Toyota RAV4 Hybrid AWD-i (2019) review
Toyota’s RAV4 is back, and this time it’s all-hybrid. Can the SUV back up its dramatic new looks with dramatic performance?
Neil Briscoe
Neil Briscoe

Published on January 16, 2019

The new Toyota RAV4 Hybrid aims to be a more environmentally-sensitive SUV rival to the likes of the Volkswagen Tiguan and Ford Kuga, but combines that with aggressively rugged new styling. It's an impressive mix. 

In the metal

The new Toyota RAV4 has possibly some of the most divisive styling recently seen in motoring. To call it aggressive is to undersell it. Toyota decided that the previous model had become too rounded, too much like an MPV to appeal to a generation that wanted to buy rugged-looking 4x4s, so it has taken the RAV4 and Jeep-ified it. There are definite resemblances to the likes of the Jeep Cherokee and Compass in the RAV's styling, and there's no way - with that long, flat-topped bonnet and those big, square wheelarches - that you'd ever mistake it for an MPV. Whether the snarling, scowling 'face' of the RAV4 is appealing or not, we'll leave up to you to decide for yourself.

The cabin is car more conventional, and moves away from the more overtly-stylish interior of its smaller brother, the C-HR, towards a style that's a little more reminiscent of what you'd find in the big Land Cruiser. That's the point, though - Toyota wants to create a link between its biggest 4x4 and its smallest crossover, and the RAV4 is that bridge. If it's a touch plain, then the RAV4's cabin is still pretty satisfying. There's lots of space (thanks to a 30mm longer wheelbase than before) and excellent seat comfort. The driving position is perhaps a touch high-set, but it feels like a car built to happily tackle long haul drives. The big, upright screen in the centre looks good, although some of its menu functions can be a touch fiddly, and that's true too of the new instrument pack, which uses a mixture of analogue and digital displays. Quality levels are just excellent, though - the RAV4's cabin feels exceptionally well put together.

It's practical too, thanks to a boot that's 79 litres bigger than before (at 580 litres now) and you can have it with a powered tailgate. Toyota's engineers have also paid attention to the little things, such as lowering and straightening the rear window-line for better over-the-shoulder visibility.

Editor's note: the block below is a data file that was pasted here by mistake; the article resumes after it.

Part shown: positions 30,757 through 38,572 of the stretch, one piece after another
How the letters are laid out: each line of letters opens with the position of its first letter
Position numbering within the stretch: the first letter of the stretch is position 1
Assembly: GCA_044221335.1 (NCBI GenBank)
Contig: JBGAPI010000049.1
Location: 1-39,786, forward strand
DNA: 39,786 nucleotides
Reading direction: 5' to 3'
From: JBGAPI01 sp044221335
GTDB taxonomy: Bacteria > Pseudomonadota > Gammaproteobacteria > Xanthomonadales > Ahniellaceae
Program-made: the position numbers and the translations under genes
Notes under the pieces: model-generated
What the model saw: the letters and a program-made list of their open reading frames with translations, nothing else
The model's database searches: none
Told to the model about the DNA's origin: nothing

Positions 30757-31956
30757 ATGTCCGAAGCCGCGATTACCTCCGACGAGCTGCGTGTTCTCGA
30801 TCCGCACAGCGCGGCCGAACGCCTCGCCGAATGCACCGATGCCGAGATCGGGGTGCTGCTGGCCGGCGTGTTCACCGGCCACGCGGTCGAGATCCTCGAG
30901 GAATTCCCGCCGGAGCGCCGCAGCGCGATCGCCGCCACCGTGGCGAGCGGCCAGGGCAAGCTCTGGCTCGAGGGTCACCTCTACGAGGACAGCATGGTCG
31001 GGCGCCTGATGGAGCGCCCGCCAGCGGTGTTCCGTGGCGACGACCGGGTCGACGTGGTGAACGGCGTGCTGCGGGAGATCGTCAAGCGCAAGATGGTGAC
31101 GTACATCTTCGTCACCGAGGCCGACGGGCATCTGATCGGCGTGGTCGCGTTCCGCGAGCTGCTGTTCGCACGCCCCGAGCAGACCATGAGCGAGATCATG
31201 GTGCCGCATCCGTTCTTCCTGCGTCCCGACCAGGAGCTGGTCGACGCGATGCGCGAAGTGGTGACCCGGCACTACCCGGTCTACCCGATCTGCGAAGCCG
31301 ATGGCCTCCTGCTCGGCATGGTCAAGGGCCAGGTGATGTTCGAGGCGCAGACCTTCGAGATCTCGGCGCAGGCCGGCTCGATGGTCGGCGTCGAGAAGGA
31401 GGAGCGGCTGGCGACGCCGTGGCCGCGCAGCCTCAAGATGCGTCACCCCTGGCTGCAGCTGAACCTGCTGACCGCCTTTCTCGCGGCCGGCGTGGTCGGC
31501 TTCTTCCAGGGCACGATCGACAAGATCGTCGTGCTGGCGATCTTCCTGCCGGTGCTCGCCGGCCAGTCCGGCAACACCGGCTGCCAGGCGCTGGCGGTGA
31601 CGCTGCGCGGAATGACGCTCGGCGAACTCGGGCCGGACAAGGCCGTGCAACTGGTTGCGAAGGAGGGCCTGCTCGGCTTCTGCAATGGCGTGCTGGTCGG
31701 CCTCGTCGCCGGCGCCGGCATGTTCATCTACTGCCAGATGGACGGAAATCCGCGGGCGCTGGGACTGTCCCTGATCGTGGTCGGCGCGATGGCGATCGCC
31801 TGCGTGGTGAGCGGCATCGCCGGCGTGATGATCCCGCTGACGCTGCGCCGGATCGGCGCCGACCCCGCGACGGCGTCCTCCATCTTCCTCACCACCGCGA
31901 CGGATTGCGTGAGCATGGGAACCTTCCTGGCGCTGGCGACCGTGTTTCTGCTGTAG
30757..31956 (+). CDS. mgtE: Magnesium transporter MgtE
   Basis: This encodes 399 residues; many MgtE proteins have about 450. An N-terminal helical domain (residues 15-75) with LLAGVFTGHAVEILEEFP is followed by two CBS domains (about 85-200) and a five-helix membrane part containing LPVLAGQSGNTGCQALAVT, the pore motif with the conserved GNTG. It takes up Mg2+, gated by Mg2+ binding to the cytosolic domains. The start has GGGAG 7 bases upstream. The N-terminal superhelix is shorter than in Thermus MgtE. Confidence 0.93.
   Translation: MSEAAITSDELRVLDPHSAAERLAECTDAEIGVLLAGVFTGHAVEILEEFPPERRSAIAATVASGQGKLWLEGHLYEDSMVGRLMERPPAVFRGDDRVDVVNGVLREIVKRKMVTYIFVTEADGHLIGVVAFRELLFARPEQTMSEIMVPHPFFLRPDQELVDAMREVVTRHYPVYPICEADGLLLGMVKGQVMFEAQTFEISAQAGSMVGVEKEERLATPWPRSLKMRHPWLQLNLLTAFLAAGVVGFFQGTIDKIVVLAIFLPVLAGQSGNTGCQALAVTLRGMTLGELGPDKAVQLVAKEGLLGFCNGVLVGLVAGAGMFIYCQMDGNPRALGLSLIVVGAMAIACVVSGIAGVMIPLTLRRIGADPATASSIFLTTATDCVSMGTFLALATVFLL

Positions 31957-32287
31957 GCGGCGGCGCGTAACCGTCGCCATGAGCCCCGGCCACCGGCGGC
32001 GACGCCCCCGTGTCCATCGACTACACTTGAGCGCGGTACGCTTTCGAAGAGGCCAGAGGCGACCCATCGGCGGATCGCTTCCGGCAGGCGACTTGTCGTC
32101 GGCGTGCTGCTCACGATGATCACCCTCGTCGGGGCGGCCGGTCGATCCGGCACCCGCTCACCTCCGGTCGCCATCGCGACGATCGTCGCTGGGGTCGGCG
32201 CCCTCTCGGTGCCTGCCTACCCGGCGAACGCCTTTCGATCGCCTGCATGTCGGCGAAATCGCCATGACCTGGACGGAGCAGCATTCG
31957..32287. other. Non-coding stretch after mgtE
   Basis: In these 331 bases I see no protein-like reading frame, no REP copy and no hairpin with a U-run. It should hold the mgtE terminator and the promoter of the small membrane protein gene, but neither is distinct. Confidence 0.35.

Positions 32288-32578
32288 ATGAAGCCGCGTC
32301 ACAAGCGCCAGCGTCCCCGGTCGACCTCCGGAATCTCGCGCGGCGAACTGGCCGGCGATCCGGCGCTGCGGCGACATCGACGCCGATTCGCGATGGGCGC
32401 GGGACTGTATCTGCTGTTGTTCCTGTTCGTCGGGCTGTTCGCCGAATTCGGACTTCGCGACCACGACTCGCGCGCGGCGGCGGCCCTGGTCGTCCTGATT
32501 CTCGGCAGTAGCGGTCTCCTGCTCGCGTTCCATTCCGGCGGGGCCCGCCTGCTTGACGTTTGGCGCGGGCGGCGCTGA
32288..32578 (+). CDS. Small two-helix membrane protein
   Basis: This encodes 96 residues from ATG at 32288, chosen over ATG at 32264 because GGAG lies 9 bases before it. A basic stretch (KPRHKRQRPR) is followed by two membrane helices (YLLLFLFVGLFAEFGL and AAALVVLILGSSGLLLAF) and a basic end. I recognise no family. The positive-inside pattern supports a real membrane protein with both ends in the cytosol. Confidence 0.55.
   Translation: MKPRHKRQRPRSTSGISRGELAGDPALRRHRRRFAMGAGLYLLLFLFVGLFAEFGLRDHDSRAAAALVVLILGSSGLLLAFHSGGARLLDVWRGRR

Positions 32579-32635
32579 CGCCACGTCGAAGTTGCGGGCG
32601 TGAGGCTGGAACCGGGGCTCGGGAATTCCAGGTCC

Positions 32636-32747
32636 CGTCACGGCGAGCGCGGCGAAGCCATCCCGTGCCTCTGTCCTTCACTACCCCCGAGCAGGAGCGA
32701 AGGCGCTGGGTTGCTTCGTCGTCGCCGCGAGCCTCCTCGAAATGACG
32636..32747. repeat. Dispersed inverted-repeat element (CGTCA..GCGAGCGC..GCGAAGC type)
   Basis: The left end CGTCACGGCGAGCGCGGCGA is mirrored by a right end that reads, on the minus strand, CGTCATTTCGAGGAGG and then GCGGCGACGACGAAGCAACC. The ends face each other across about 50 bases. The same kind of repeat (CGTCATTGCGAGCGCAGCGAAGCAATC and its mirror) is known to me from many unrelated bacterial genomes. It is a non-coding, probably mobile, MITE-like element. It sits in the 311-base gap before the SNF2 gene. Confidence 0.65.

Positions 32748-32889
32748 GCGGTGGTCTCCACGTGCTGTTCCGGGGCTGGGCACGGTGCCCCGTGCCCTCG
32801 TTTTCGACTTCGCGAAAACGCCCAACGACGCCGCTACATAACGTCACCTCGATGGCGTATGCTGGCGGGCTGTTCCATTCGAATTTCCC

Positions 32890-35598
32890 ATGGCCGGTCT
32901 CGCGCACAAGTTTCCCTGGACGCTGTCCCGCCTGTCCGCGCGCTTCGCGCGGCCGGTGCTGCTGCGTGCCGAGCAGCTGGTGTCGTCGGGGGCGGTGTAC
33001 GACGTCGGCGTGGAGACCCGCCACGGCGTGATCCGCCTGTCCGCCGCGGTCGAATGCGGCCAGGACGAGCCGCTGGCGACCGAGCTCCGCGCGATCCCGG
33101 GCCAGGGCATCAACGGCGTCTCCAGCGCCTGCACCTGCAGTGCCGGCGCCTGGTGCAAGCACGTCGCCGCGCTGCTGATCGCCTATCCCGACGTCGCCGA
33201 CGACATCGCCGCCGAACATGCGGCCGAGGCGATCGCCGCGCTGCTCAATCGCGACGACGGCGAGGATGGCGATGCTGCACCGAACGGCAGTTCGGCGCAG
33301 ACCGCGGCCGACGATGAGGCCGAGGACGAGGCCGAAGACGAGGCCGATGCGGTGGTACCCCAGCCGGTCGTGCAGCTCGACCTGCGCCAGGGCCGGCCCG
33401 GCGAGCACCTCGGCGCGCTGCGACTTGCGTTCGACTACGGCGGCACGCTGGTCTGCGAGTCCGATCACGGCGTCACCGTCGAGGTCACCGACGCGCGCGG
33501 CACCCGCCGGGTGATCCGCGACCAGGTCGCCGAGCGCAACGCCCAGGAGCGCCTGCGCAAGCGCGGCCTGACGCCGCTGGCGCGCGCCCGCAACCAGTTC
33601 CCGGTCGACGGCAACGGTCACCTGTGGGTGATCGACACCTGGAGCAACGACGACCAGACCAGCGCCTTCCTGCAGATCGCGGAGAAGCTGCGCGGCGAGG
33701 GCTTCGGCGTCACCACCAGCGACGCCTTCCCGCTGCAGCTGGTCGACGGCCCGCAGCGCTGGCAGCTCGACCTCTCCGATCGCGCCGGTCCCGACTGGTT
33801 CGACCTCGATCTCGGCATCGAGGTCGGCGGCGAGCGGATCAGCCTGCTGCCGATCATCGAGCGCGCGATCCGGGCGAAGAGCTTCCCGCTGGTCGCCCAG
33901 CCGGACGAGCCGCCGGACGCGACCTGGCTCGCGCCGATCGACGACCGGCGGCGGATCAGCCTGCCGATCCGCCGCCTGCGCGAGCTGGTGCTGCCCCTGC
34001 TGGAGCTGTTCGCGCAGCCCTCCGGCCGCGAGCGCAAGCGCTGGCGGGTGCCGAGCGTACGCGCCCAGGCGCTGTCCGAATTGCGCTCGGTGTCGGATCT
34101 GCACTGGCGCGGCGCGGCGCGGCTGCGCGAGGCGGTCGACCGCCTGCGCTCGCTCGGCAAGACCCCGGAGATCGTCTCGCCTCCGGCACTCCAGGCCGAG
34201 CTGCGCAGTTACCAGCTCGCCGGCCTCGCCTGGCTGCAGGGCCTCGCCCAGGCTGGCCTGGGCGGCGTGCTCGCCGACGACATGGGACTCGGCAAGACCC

There's tech aplenty too. Quite aside from the hybrid powertrain, there's an updated Toyota Safety Sense package that now includes an emergency braking system that can spot pedestrians and cyclists at night, as well as by day. Cars in some markets also get the option of a clever rear-view mirror that can either just be a mirror or can switch to displaying the view from a rear-mounted camera. It's designed to give you rear visibility if you're carrying bulky loads in the back, but sadly it's not going to be available in Ireland - at least not yet.

Driving it

The RAV4's ranking in this category depends very much on whether you've gone for the front-wheel-drive model, or the intelligent all-wheel-drive (AWD-i) version. The front-driver has clearly been designed for two jobs - loafing up and down a motorway or a main road, or trundling around town. It does both of those very well, and very capably. Introduce it to a challenging twisty road though and it all falls apart. At the first sign of a proper bend the front-drive RAV4 just lapses into a mess of body roll, understeer and front-tyre squeal if you're driving with any enthusiasm.

The AWD-i model is far, far better. Instead of a heavy driveshaft and transfer box setup, the AWD-i RAV4 uses a second 40kW electric motor mounted directly to the rear axle. The good news is that opting for AWD doesn't significantly affect your fuel economy or your emissions (in fact, in certain circumstances it can actually be more frugal). The better news is that it transforms the way the RAV4 drives. Because the all-wheel-drive system can divert power to the rear wheels, and because it can also use the brakes to mimic the effect of a limited slip differential, the RAV4 suddenly feels tighter and tauter on the road. It's never as much fun nor as engaging to chuck about as the smaller, lighter C-HR, but in AWD mode it's pretty decent, and retains the main-road refinement of the two-wheel-drive model.